There is no question that Mr. Lawson has already run afoul of section 1915(g)'s “three-strikes-and-you're-out policy.” See Civ. A. No. 19-1739 (April 26, 2019 Order denying in forma pauperis pursuant to § 1915(g)). The PLRA is quite clear that, in general, a prisoner who has already brought three meritless actions loses the privilege of IFP status. See Abdul-Akbar, 239 F.3d at 314 (noting that “[i]n stark terms, ” the PLRA “declared that the IFP privilege will not be available to prisoners who have, on three occasions, abused the system by filing frivolous or malicious lawsuits or appeals, no matter how meritorious subsequent claims may be”). The Act provides a limited exception to that rule when a prisoner is in “imminent danger of serious physical injury, ” which serves as a “safety valve” to ensure that a prisoner is not subject to serious injury due to his inability to pay a filing fee. Ball, 726 F.3d at 467. The imminent danger exception thus creates a narrow opening for a particular type of claim; it is not a legal incantation to be invoked simply to avoid the three-strikes rule. Pettus v. Morgenthau, 554 F.3d 293, 297 (2d Cir. 2009) (concluding that the exception's “unmistakable purpose is to permit an indigent three-strikes prisoner to proceed IFP in order to obtain a judicial remedy for an imminent danger, ” not to allow such a litigant to “file an unlimited number of lawsuits, paying no filing fee, for anything from breach of a consumer warranty to antitrust conspiracy”). Courts have required such allegations to be precise and to identify genuine harm likely to occur in the near future. “Imminent dangers are those dangers which are about to occur at any moment or are impending.” Abdul-Akbar, 239 F.3d at 315 (internal quotation marks omitted). A prisoner's allegation that he faced imminent danger in the past is “an insufficient basis to allow him to proceed in forma pauperis.” Ball, 726 F.3d at 467 (quoting Medberry v. Butler, 185 F.3d 1189, 1193 (11th Cir.1999)) (internal quotation marks omitted). Practices that “may prove detrimental . . . over time, ” such as poor care for arthritis, also “do not represent imminent dangers, ” as the harm is not “about to occur at any moment.” Id. at 468 (quoting Abdul-Akbar, 239 F.3d at 315) (internal quotation marks omitted). Finally, even if an alleged harm may in fact be “impending, ” it does not satisfy the exception if it does not threaten to cause “serious physical injury.” 28 U.S.C. § 1915(g); see also Ball, 726 F.3d at 468 (suggesting that certain complaints, such as being forced to work in inclement weather, “may not be ‘danger' at all”) (citing Martin v. Shelton, 319 F.3d 1048, 1050 (8th Cir. 2003)). When considering whether imminent danger of serious physical injury has been alleged, courts may reject “vague” or “conclusory” allegations as insufficient to provide a basis for IFP status. Id.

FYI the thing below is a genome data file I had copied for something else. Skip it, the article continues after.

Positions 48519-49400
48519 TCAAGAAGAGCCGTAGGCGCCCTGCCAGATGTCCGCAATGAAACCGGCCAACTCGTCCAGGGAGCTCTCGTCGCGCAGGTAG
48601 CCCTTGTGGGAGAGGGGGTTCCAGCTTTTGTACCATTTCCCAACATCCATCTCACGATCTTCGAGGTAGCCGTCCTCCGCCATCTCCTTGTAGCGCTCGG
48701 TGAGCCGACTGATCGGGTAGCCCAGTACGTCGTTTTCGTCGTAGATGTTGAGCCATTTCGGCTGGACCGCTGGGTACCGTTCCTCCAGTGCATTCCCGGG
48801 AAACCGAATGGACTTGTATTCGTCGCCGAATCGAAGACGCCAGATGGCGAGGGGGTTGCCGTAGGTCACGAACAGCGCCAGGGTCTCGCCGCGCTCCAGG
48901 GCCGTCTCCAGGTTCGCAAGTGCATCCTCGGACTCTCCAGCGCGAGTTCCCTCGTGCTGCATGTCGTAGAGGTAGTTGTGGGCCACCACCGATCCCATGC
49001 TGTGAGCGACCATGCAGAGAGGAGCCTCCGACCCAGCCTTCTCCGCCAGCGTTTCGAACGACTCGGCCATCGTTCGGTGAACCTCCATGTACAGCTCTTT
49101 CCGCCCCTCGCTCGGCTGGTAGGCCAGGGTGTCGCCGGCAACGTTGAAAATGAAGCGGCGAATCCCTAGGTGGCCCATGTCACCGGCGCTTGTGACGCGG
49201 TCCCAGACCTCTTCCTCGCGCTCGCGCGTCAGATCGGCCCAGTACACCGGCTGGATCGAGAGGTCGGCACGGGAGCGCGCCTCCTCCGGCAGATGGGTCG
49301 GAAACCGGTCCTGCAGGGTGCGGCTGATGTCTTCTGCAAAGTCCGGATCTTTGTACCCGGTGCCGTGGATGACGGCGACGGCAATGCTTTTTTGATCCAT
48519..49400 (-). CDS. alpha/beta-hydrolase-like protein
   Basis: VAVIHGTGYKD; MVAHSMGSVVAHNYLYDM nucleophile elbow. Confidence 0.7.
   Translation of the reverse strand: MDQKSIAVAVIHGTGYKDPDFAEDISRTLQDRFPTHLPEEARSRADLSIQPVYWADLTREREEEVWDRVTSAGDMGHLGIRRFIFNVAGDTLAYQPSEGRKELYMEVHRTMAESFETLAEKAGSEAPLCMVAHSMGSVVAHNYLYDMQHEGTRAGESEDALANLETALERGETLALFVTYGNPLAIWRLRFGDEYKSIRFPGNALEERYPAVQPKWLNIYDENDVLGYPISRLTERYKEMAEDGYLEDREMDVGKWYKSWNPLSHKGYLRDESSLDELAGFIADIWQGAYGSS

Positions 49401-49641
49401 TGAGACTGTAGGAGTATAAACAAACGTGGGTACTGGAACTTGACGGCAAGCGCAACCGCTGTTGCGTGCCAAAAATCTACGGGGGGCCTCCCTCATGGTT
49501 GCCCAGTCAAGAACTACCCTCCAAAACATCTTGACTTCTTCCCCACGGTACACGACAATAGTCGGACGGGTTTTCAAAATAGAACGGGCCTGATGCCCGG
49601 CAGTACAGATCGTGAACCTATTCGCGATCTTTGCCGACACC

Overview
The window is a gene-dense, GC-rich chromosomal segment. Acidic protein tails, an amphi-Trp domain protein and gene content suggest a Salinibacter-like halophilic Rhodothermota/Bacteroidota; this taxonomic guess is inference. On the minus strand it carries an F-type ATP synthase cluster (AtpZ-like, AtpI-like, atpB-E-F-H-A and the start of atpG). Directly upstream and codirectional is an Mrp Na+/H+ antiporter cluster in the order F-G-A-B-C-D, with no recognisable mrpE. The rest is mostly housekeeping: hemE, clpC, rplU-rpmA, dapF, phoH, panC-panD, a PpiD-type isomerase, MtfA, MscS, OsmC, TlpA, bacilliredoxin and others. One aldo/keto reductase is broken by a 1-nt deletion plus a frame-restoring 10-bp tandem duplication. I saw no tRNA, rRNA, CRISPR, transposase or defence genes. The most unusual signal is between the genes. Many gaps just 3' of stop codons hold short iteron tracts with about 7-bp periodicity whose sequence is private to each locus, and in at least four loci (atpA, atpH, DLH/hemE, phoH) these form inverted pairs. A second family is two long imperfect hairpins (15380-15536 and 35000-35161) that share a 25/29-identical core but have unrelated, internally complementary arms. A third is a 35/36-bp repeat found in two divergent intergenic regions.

Mr. Lawson's allegations that he was subject to cell searches, handcuffing, strip searches, and placement in restricted housing do not meet the imminent danger standard. These do not assert any physical injury, let alone a serious or imminent one. Neither do Lawson's allegations concerning his legal materials and personal property meet the standard. Finally Lawson's allegation that one of his grievances led to an unnamed person on May 3, 2019 advising him to “watch you ass” is too vague to satisfy the standard and, more importantly, is not the basis for any claim contained in Lawson's Complaints, all of which involve conduct allegedly occurring in 2017 and 2018.

         IV. ...